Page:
There were many others who aided in one way or another: Leon J. Barat, Deputy Advisor for the Institute for the Study of the U.S.S.R. in Munich; Rolf Menzel, then Editor-in-Chief, Radio Berlin; Lieutenant Colonel Meyer-Welcker of the German military archives institute; Frank E. W. Drexler, editor of the Berlin paper Der Abend; Robert Lochner, head of RIAS in Berlin; Raymond Cartier of Paris Match; Dr. Jurgen Rohwer of the Library of Modern History in Munich; Dr. Albrecht Lampe of the Berlin Municipal Archives; Karl Röder of WAST, the German veterans organization; Carl Johann Wiberg; Marcel Simonneau of the Amicale Nationale des Anciens P.G. des Stalags; Dr. Dieter Strauss of Siegbert Mohn Verlag, the publishers. To these and many others, my most sincere thanks.
I have saved to the last my thanks to Colonel General Gotthard Heinrici for the German side of the story. Over a period of three months we shared countless interviews and conversations. He fought each phase of the battle again. He allowed me to use his personal notes, documents and war diaries. Even though he was plagued by illness, he always gave generously of his time. Without him, I do not think this book could have been written. In some twenty years as a writer, I have rarely encountered a man of such dignity and honor—nor one with such memory for detail.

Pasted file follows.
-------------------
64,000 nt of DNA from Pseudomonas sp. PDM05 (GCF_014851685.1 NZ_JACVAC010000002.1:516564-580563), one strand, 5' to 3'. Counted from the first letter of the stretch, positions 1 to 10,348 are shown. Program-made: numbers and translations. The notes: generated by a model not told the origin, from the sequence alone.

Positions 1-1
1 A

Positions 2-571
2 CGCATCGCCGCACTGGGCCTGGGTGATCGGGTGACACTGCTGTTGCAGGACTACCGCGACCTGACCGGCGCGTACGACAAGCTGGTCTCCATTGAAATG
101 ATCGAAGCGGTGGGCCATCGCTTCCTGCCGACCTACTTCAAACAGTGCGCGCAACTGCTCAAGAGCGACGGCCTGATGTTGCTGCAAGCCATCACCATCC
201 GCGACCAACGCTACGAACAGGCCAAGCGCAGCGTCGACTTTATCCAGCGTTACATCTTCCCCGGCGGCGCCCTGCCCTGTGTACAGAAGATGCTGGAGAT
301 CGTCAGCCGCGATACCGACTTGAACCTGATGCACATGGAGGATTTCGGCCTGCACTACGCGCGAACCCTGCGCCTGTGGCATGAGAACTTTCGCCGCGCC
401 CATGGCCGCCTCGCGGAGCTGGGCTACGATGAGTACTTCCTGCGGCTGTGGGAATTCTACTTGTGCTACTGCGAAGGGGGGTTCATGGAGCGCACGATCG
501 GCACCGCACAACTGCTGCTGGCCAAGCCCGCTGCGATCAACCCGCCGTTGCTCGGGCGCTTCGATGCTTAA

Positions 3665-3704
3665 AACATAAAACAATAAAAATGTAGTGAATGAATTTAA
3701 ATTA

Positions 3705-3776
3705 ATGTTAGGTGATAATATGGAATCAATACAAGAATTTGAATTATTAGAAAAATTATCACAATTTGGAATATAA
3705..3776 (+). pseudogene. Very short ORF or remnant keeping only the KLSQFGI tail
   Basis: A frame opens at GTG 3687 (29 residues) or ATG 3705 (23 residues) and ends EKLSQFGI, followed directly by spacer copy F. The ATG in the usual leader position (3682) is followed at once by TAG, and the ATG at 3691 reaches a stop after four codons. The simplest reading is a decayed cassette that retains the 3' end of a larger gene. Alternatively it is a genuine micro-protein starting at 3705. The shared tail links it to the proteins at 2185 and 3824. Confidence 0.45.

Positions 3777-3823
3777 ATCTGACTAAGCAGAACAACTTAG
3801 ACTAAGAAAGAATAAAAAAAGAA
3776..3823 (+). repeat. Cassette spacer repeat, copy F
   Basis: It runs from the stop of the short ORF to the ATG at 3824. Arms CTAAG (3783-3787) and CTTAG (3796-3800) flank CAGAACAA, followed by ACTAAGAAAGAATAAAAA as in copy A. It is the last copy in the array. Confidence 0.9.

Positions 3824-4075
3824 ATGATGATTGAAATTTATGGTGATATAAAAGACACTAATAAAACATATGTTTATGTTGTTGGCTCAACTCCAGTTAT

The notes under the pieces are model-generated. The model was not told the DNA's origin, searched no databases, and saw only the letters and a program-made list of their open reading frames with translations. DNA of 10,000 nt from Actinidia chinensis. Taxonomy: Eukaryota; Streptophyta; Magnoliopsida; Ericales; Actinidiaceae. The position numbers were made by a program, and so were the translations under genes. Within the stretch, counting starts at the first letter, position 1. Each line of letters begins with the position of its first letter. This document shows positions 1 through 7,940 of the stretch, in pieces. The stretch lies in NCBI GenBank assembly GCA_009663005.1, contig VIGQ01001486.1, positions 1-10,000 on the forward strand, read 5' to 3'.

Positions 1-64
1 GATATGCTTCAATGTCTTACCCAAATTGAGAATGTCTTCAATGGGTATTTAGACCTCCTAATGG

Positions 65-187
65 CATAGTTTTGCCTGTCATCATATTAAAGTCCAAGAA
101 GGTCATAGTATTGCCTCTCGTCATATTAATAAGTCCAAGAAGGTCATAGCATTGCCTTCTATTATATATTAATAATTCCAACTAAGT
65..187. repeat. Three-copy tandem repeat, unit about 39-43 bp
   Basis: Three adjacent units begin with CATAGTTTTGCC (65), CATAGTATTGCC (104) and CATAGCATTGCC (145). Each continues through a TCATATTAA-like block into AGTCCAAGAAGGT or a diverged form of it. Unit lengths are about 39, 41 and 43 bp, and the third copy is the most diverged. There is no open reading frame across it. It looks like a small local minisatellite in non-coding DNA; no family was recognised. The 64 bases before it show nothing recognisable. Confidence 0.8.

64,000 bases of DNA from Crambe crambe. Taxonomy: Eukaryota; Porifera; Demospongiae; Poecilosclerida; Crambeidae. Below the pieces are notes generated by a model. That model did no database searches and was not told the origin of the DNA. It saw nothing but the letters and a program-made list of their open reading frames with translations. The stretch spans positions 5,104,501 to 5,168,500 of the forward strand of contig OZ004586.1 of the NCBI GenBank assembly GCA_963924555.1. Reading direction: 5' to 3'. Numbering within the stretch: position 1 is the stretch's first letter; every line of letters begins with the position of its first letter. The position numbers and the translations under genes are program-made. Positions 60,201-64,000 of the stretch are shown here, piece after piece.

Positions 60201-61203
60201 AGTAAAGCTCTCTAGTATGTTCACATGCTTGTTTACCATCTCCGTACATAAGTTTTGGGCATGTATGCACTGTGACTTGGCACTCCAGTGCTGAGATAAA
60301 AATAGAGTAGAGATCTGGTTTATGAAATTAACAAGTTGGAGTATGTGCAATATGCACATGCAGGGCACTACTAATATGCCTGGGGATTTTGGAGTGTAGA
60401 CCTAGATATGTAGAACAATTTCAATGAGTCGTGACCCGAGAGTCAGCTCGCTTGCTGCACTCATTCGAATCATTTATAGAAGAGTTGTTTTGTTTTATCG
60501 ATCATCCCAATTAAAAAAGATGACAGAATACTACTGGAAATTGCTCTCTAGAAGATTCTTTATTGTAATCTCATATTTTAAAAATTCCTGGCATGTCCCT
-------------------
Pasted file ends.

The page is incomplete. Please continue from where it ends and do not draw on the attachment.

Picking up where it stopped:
How do I thank those who stood by me during the writing? My darling wife who collated, indexed, edited, rewrote—and at the same time looked after our family during the long years of researching and writing; my good friend and severest critic Jerry Korn, whose sharp editing pencil moves so brilliantly across paper (he will not get a chance at this page); my invaluable secretaries, “Horty” Vantresca and Barbara Sawyer, who typed and retyped, filed, answered phones and backstopped all the rest of us; Suzanne and Charlie Gleaves, who were just there when I needed them; Peter Schwed and Michael Korda of Simon and Schuster, who, togther with Helen Barrow (production manager), Frank Metz (art director), Eve Metz (designer), and Sophie Sorkin (copy chief), had to put up with my impossible demands; Raphael Palacios, whose meticulous maps and sense of humor are more than any author can hope to have; Dave Parsons of Pan American Airways, who moved trunkloads of research all over Europe without losing a single item; my friends Billy Collins and Robert Laffont—my publishers in England and France—who waited so long for this book that they almost called it “Watch on the Ryan”; my lawyer, Paul Gitlin, whose help, guidance and temperature-taking were extraordinary; my representatives Marie Schebeko (in France) and Elaine Greene (in England), who have helped by work, courage, support and belief—to them all, my deepest thanks.